It’s been 38 years since Rush came on the scene with their first self titled album. They were accused at the time of being Led Zeppelin clones and to be honest I remember first hearing them on The Old Grey Whistle Test and thinking exactly that.
Oh how quickly that all changed though. Rush shifted through the gears despite the protests of their record company going through a simple rock sound to the much more progressive albums albums such as Hemispheres. It did not stop there with the style changes though and both Permanent Waves and Moving Pictures added more synthesisers and a more commercially accessible form of progressive rock to the Rush style stable. Now the Led Zep clones had transformed into progressive rock leaders and then had actually managed to gain radio play time with the more synthesiser driven sound coupled with the retention of hard rock style.
‘Signals’ heralded Geddy Lee and his synthesisers and sequencing becoming a more palpable force in the Rush sound with Lifeson’s guitars seemingly taking the back burner. It should be noted however that this was partly due to the bigger synthesisation Lifeson’s guitar sound itself.
‘Presto’ heralded the start of a return to a more guitar based sound and also a movement away from the progressive rock genre, culminating eventually with the release of Vapor Trails on which you will not find a single synthesiser or guitar solo.
On their previous release ‘Snakes And Arrows‘ we find Rush at the edge of hard progressive rock and we were left wondering what direction would they take on their next offering?
Well which Rush do we get this time? Let’s have a look!
The album consists of 12 tracks which have a combined length of 1 hour 6 minutes.
If you’re a lover of subtle album artwork then look at the time displayed on the album cover. The time is displayed at 9:12 on the clock face which if you then read as a 24 hour clock equates to 21:12 a reference to Rush’s classic album of 1976.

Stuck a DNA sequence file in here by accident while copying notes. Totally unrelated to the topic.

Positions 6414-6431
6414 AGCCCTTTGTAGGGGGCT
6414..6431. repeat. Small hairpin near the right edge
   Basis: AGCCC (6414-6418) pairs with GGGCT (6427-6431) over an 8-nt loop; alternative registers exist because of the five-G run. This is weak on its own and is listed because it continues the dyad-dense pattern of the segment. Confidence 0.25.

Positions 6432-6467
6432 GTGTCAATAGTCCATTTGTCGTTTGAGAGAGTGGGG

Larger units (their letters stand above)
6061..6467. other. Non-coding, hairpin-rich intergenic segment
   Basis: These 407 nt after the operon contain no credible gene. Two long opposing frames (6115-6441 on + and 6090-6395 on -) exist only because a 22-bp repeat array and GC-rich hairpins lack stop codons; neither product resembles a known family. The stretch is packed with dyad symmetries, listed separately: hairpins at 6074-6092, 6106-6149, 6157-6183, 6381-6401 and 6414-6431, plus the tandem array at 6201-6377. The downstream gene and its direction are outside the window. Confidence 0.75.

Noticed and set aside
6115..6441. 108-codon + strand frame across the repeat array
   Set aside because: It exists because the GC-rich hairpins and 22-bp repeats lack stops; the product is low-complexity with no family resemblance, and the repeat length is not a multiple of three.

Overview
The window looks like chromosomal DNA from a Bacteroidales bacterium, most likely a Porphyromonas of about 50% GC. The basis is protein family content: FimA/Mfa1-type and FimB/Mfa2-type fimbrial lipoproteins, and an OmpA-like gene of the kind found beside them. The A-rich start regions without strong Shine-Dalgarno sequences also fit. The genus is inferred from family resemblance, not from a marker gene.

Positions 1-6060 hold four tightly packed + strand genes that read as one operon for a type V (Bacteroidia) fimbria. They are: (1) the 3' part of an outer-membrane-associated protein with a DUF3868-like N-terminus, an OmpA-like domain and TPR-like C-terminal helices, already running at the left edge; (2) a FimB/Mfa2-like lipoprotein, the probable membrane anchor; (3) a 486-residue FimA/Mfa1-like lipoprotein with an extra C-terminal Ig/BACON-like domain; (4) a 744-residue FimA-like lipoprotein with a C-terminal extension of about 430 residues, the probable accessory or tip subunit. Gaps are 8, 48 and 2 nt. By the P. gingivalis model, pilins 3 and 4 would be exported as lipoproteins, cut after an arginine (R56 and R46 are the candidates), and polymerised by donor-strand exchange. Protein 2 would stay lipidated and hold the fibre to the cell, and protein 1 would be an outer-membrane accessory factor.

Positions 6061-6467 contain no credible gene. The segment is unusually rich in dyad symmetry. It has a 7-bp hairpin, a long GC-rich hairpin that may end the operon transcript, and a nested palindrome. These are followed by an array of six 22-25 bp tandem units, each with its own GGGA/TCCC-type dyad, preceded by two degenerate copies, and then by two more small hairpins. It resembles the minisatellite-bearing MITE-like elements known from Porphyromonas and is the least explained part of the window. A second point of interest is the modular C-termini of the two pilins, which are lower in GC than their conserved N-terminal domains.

So what about the music?
‘Caravan’ is the opener with a moody synth opening leading into a heavy riff and a tempo that just pulses along before leaning into the synthy chorus. Caravan very quickly gives up the game as to which direction Rush have taken on this release. The good news for Rush fans and all is that they have taken all their previous styles and combined them into one album. Everything is here and nowhere is this more evident than on this opening track. Heavy guitar, bursts of synth, growling bass from Lee and yes a guitar solo from Lifeson. Neil Peart’s drumming is superb and varied and never robotical. Excellent opener.
‘BU2B’ is up next and opens with a jangling Lifeson guitar sound and Lee warbling in the background before thumping into metal territory with an in your face riff and the very recognisable Lee vocals and phrasing. This is a much more guitar driven track but still has the wall of sound to it and once more is filled with variation and tempo changes. It strikes you very early on that the guys have given this album particular care and attention. It’s a good start ladies and gentlemen!!
‘Clockwork Angels’ the title track of the album and possibly the track which combines the biggest variety of time changes and elements. Lifeson drives this with more chord than riff orientated guitar and also the open stringed guitar harmonies so associated with Rush. Time changes are sprung upon you quickly and without warning almost immediately. Lee’s vocals are supplemented with is own harmonies and also fade in / fade out harmonies. The guitar solo is almost secondary to Lee’s wonderful grumbling bass. Whilst the title track is without doubt an attempt at a more epic proglike track it never changes theme too much and keeps in touch with the chorus at all times. It’s a good track but not one of the best off the album for me whereas the following is undoubtably super.
‘The Anarchist’ just opens up fast and positively jogs along with Rush sounding like the tremendously talented 3 piece that they are. Chord driven guitar once more with great drumming from Peart, but it is the imperious bass work once more from Lee that lifts this to another level. The chorus I just love, maybe because it takes me back to the better moments from Vapor Trails. Anarchist just never lets up though even when the bass roll bridge drumming of Peart has Lee’s vocal dancing around it before exploding back into the verse. Keyboards fill like strings at splendid moments particularly towards the end of the track. Lifeson’s arabic guitar solo comes in before we glide back to verse and the hairs on the back of the neck finale. Great track and brilliant drumming, guitar and keyboard fill but…Oh my god!! That Bass!!! Superb!